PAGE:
A leading Public Health official is appealing to North East Lincolnshire residents to think about the risks of gambling getting “out of control” in the wake of a report highlighting how online gambling losses are skewed towards deprived areas.
The report, produced by the National Centre for Social Research (NatCen) and the University of Liverpool, found that some 29% of gaming accounts came from the most deprived areas and 25% of customer losses from gaming came from the 20% most deprived areas.
Professor Derek Ward, Director of Public Health for Greater Lincolnshire, said that the report highlighted the risks of gambling in areas of deprivation:
“Gambling is a massive concern for areas like ours, with residents losing thousands of pounds a year to gambling companies.
“But the issue isn’t just financial. Gambling problems can have damaging effects to psychological and physical health and has caused families and friendships to break apart. 60% of those with a gambling problem in the UK suffer from depression.
“To many, the occasional flutter is just a bit of fun, but for a lot of people it can become a problem.
“If you feel your gambling or someone else’s gambling is getting out of control support and advice is available to help feel in control of gambling again.”
Spot the signs
There are a number of signs to look out for, these include:
- Spending more money and time on gambling than you can afford
- Finding it hard to manage or stop your gambling
- Having arguments with family or friends about money and gambling
- Losing interest in usual activities or hobbies and neglecting work, family and personal needs/responsibilities
- Always thinking or talking about gambling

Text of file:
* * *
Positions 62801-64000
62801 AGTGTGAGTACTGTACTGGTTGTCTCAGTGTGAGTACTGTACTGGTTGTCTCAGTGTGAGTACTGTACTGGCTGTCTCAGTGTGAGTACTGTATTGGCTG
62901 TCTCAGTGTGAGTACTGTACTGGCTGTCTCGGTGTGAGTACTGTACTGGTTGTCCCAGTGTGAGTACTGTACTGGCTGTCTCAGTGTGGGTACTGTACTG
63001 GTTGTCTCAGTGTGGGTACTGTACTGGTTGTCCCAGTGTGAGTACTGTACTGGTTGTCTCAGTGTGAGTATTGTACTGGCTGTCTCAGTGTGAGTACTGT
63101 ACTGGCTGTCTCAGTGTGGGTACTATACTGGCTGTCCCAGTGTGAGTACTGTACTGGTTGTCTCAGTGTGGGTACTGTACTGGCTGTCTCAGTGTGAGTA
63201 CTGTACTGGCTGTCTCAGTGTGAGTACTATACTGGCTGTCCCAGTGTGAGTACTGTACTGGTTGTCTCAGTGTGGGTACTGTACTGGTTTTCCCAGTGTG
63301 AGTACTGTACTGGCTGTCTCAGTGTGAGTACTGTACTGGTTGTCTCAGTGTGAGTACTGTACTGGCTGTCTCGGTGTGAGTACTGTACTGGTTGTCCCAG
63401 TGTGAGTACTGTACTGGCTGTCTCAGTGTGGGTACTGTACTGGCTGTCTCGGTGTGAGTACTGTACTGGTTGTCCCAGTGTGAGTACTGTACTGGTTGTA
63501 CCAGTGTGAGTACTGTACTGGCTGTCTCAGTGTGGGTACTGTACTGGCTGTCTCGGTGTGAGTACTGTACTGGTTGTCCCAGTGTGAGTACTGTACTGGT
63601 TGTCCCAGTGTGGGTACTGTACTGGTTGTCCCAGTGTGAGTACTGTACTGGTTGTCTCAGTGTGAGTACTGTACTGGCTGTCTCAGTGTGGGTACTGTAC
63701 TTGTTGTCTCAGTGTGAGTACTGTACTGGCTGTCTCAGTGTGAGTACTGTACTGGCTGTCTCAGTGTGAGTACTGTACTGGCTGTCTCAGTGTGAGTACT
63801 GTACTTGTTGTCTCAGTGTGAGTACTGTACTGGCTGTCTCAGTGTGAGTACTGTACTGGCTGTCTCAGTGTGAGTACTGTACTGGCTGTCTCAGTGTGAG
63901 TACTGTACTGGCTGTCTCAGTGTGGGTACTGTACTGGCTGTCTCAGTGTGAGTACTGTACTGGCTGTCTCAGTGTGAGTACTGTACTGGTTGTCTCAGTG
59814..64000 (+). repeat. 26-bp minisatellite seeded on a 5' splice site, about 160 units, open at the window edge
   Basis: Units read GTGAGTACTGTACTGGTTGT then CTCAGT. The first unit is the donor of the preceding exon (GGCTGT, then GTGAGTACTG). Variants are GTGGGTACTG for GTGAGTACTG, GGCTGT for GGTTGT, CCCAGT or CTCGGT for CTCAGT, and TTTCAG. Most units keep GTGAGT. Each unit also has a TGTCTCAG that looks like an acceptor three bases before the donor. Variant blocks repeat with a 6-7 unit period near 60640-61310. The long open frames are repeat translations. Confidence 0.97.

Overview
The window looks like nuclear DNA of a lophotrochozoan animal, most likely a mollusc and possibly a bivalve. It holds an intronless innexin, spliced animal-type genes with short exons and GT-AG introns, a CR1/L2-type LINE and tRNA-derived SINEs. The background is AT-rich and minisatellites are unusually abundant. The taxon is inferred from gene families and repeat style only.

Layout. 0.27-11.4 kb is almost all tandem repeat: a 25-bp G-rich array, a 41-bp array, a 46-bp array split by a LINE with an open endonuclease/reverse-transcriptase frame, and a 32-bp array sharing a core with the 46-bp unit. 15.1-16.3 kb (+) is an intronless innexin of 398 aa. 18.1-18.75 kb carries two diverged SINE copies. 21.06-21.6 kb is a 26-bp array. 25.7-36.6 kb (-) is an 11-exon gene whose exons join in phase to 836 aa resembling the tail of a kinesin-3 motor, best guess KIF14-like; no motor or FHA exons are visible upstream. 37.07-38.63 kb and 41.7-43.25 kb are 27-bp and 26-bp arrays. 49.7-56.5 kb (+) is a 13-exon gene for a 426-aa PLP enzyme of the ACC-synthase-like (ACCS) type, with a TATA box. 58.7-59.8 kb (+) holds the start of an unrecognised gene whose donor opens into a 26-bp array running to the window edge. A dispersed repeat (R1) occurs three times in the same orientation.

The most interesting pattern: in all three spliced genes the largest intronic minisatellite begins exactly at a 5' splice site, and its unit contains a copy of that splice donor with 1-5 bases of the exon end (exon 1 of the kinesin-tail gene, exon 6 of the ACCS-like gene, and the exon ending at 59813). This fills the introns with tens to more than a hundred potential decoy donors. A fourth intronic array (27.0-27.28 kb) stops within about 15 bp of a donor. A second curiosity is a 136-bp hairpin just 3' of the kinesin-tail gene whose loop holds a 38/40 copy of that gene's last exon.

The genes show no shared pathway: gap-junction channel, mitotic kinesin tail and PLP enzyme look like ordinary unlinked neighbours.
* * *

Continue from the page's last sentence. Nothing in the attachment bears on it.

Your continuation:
- Lying about your gambling or hiding it from other people
- Chasing losses or gambling to get out of financial trouble
- Gambling until all of your money is gone
- Borrowing money, selling possessions or not paying bills in order to pay for gambling
- Needing to gamble with more money or for a longer period of time to get the same feeling of excitement
- Feeling anxious, worried, guilty, depressed, or irritable.
Tips if you’re finding it too hard not to gamble:
- Pay important bills, such as your mortgage, on payday before you gamble
- Spend more time with family and friends who don’t gamble
- Deal with your debts rather than ignoring them.
- View gambling as a way to make money – try to see it as entertainment instead
- Bottle up your worries about your gambling – talk to someone
- Take credit cards with you when you go gambling.
Free support and treatment is available in North East Lincolnshire.
Krysallis- external site (in partnership with GamCare) – Delivers a free service in North East Lincolnshire.
GamCare- external site – Offers free one-to-one counselling, couples counselling and group counselling for problem gamblers and their families and runs the National Gambling Helpline (0808 802 0133)
More options for support are available at: www.livewell.nelincs.gov.uk/your-wellbeing/harmful-gambling.